Center for Civil War Research

Associate professor of history John Neff has been bringing the most renowned scholars and enthusiasts together in search of a more thorough understanding of the events and memory of America’s bloodiest conflict. Thus far, his efforts have yielded four annual symposiums, several public lectures and the creation of the Center for Civil War Research.

 

“We hope the center will serve as a forum, one that will provide the opportunity for the exchange of ideas and interpretations among historians and the general public,” Neff said. “The center should be a place where people of all levels of interest can explore the Civil War in meaningful ways.”

In conjunction with the history department’s annual Porter Fortune Symposium, the center will sponsor a fall conference focusing on topics related to the coming of the Civil War and the war itself.

Joseph Ward, chair and associate professor of history, shares Neff’s vision for the center.

“Under Professor Neff’s leadership, the Center for Civil War Research is becoming an important resource for those who wish to learn not only about a crucial moment in our nation’s past but also for those who wish to explore the ways in which the war has had an ongoing influence in American history,” Ward said. “It is generating significant interest from both students and established scholars.”

From its inception, the center has garnered substantial financial support from donors.

“We wouldn’t exist without the incredibly generous gifts from our alumni and others,” Neff said. “It is especially gratifying to find people who are passionate enough about the study of war to donate money at this time of financial constraint.  With the burgeoning national fascination for this crisis in American history, we are primed to become a focal point in both the academic and popular realms.  This is a very exciting time for us.”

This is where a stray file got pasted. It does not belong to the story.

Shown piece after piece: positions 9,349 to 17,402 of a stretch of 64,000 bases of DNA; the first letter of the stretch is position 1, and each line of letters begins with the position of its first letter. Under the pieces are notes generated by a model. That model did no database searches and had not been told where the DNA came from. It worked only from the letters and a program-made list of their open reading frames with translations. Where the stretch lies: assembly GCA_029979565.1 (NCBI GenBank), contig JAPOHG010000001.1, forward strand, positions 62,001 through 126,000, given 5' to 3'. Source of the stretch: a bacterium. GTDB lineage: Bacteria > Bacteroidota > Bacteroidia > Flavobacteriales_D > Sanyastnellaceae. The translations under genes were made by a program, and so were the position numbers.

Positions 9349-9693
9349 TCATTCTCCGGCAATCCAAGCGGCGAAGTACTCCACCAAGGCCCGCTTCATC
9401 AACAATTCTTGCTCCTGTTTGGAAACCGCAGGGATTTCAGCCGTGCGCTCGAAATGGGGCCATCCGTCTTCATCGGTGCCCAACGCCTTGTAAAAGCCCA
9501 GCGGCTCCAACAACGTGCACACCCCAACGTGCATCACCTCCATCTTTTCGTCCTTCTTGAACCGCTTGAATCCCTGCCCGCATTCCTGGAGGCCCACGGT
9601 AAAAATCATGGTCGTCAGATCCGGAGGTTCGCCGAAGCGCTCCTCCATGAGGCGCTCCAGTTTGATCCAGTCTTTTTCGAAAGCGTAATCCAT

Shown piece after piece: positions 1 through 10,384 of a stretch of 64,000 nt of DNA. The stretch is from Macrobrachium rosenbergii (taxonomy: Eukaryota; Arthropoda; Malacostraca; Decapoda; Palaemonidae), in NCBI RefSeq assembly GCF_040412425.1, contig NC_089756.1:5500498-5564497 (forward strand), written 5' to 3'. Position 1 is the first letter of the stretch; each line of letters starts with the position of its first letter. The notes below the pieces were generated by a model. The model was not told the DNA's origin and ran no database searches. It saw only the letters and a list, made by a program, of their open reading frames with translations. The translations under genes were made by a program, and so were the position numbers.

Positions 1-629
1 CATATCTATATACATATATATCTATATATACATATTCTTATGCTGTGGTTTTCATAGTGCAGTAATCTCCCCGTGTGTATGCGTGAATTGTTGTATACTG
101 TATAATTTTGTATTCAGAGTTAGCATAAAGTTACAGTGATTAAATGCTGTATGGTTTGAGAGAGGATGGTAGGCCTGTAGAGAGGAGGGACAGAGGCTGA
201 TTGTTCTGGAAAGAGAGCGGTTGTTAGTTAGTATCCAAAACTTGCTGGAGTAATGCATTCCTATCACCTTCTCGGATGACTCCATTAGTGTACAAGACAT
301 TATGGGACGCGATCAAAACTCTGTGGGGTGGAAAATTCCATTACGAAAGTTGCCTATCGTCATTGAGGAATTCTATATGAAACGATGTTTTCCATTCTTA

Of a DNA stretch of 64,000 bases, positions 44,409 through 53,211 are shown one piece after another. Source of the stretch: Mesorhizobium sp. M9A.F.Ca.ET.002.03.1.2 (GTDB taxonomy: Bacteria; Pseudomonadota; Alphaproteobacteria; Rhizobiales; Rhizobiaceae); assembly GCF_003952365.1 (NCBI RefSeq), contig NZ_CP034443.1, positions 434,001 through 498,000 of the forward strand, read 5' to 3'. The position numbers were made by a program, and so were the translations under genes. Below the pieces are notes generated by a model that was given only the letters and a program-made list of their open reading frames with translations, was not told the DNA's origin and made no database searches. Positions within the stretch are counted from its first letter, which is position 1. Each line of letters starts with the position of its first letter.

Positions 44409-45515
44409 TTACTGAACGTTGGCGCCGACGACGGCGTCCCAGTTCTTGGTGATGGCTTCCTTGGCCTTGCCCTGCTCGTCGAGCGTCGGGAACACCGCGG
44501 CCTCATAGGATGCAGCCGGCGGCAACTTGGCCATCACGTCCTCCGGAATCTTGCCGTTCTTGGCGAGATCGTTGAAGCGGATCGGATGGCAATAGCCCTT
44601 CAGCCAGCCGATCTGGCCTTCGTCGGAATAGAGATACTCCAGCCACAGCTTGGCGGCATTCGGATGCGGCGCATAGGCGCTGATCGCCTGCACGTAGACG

Center for Writing and Rhetoric

To meet reaccreditation requirements of the Southern Association of Colleges and Schools, the university identified a student learning outcome to enhance over the next five years – student writing.

To better address students’ writing needs, composition courses will be organized by the new Center for Writing and Rhetoric, and the Writing Center will be expanded.  Robert Cummings, the center director, has met with faculty from across campus to completely rework the freshmen composition sequence.  So far, curriculum committees are adopting new textbooks, creating a library of writing assignments, writing a best practices guide and rethinking every aspect of those courses so that they will support new program outcomes.

“We’re looking to adopt a new online portfolio package, revise our placement procedures, enhance our training and support of current teachers who want to enhance their students’ writing experiences,” said Cummings.  “Every day I strive to earn the respect of all university faculty by helping them to improve the teaching of writing across the campus.”

“Dr. Cummings is providing strong leadership as we move to fulfill our goal of improving writing at The University of Mississippi,” said Glenn Hopkins, dean of the College of Liberal Arts. “With his guidance, we will improve our freshmen composition courses and begin thinking about writing across the curriculum initiative.”